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National Govt & Politics
Trump legislative agenda not exactly speeding through Congress
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Trump legislative agenda not exactly speeding through Congress

Trump legislative agenda not exactly speeding through Congress
Photo Credit: Jamie Dupree

Trump legislative agenda not exactly speeding through Congress

While President Donald Trump has been active in churning out executive actions to follow through on some of his campaign promises, his legislative agenda in the Congress has not jumped out of the starting gate on Capitol Hill, as he continues to look to chalk up his first significant legislative achievement.

Here is where we stand on a number of fronts in Washington:

1. GOP health care overhaul remains in limbo. The one major issue where Republicans have tried to take action is on the Obama health law, but those plans remain bogged down in the Congress. Yes, there was a lot of noise in the halls of the Capitol this week about Republicans making another big try at finding agreement on health care, but there was no real evidence that an agreement was near, as the GOP remains short on votes, but filled with internal finger pointing over who is blame for the failure. President Trump has tried to use the bully pulpit to get more conservative Republicans in line, but it hasn't worked so far, as members of the House Freedom Caucus have said repeatedly that they aren't going to sign on to a plan that is "Obamacare Lite."

2. Trump Tax Reform plan not ready for prime time. While there was talk of moving quickly on to tax reform in the immediate aftermath of the Republican troubles on health care, the White House made clear this week that there is no plan ready to be rolled out just yet. "The team is weighing the best option to develop a plan that will provide significant middle-class tax relief and make American businesses more competitive," said spokesman Sean Spicer. Treasury Secretary Stephen Mnuchin said last week that he believes a plan could be passed by the House and Senate by August - but that prediction was met with raised eyebrows in the halls of Congress, where it's been over 30 years since the last tax reform package made it through the House and Senate. There's a simple reason why - it's not easy.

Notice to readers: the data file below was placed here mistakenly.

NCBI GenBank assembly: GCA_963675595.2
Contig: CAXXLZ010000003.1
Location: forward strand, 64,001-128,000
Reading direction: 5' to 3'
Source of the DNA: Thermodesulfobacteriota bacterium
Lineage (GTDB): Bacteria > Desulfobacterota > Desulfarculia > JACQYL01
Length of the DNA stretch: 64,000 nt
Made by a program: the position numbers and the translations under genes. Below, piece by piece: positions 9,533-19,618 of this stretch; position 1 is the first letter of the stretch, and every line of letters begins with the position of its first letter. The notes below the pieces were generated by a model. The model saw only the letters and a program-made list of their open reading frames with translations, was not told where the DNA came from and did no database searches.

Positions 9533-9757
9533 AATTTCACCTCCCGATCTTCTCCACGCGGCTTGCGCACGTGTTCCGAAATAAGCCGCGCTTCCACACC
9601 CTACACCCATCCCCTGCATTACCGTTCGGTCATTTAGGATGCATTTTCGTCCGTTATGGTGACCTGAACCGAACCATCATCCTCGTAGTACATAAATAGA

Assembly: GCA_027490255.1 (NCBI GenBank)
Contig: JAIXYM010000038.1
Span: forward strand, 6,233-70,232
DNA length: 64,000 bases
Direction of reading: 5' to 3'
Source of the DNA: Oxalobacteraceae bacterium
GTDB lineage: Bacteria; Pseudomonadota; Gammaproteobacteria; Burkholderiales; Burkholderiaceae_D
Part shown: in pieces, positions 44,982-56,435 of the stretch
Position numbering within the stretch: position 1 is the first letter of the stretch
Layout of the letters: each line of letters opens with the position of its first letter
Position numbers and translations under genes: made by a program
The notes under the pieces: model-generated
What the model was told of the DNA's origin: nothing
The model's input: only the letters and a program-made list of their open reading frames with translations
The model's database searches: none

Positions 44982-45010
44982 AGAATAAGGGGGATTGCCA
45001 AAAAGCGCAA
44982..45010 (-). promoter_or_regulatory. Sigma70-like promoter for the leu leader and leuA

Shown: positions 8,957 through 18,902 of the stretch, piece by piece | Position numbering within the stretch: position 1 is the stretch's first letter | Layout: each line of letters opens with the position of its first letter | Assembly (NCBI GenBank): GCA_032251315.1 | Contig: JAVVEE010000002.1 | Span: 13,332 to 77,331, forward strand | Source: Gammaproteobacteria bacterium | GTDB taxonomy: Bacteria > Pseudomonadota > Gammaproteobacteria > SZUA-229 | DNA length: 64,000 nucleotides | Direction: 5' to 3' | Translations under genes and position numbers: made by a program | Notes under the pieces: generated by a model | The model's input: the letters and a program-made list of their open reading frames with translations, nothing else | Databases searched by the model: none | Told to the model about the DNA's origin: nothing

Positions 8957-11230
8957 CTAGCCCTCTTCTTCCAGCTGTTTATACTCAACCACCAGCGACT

3. Money for the border wall seems to be on hold. While President Trump has long talked about building a wall along the southern border with Mexico, squeezing money immediately out of the Congress for that might not happen. The White House wants $1 billion in funding in a measure that will fund the government for the rest of the current fiscal year, through the end of September. But Democrats have made clear they will filibuster any bill that has money for the wall, which could lead to a government shutdown. Key GOP lawmakers say that money for the wall may have to wait until later this year, and they especially don't like one part of the Trump plan, which would make cuts at the National Institutes of Health as part of that spending package. The wall sounds great - but there are a number of Republicans who don't feel it's a funding priority.

4. The Congressional schedule and a government shutdown. Also standing in the way of quick action on any Trump legislative agenda items is the schedule for Congress, which will be in session next week, and then take two weeks off for an Easter break. Once lawmakers return on April 17, they will have eight scheduled legislative business days to figure out how to avoid a government shutdown on April 28. April 29 will mark the 100th day of President Trump's time in office; Republicans don't want to have to mark that day with a government that is not open for business. We could well repeat the whole government shutdown threat at the end of September as well. It will be interesting to see how the President handles that, plus the need to raise the debt limit later this year.

5. White House notes renaming of VA clinic - in Pago Pago. During Friday's White House briefing, something from Press Secretary Sean Spicer caught my ear, as he was rattling off bills that the President would be signing. Most of the new laws approved so far by Mr. Trump have been special resolutions that repeal certain rules and regulations of the Obama Administration - but this one was much more limited, as Spicer noted, "H.R. 1362, naming a VA outpatient clinic in Pago Pago, American Samoa." That clinic was renamed for the late delegate Eni Faleomavaega, who died recently - he was a popular personality in the House for many years. But let's get down to business - VA clinics in Pago Pago weren't at the top of the Trump Legislative Agenda, and probably wasn't something you thought you would hear mentioned at the White House Briefing.

6. Continued signs of White House friction with some GOP lawmakers. This last week, President Trump used Twitter to take multiple jabs at the House Freedom Caucus, and several specific Republicans in the Congress, urging them to get on board with his agenda, including the GOP health care bill. Rep. Mark Sanford (R-SC) said it was made plain to him that the President would try to knock him out of office in 2018. And then there was a top Trump aide who urged a primary challenger in 2018 for Rep. Justin Amash (R-MI). One thing I noticed in the hallways of Congress in recent weeks is those type of threats don't scare more conservative GOP lawmakers.